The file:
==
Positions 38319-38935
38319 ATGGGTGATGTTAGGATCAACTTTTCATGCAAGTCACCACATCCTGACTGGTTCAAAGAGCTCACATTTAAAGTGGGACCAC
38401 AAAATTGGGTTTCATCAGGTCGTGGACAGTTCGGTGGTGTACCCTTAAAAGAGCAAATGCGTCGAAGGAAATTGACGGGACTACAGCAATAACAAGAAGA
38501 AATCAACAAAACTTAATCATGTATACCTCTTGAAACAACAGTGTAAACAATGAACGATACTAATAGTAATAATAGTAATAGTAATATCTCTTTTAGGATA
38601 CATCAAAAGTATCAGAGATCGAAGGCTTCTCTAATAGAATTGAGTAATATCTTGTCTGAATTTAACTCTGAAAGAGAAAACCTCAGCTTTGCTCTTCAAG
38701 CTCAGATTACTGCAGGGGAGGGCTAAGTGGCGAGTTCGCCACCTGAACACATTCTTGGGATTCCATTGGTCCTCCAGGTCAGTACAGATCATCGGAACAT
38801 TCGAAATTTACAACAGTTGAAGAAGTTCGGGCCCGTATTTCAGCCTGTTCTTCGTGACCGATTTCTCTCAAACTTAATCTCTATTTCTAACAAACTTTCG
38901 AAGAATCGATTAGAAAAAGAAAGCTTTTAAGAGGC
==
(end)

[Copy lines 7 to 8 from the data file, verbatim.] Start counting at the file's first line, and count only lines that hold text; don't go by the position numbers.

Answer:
38801 TCGAAATTTACAACAGTTGAAGAAGTTCGGGCCCGTATTTCAGCCTGTTCTTCGTGACCGATTTCTCTCAAACTTAATCTCTATTTCTAACAAACTTTCG
38901 AAGAATCGATTAGAAAAAGAAAGCTTTTAAGAGGC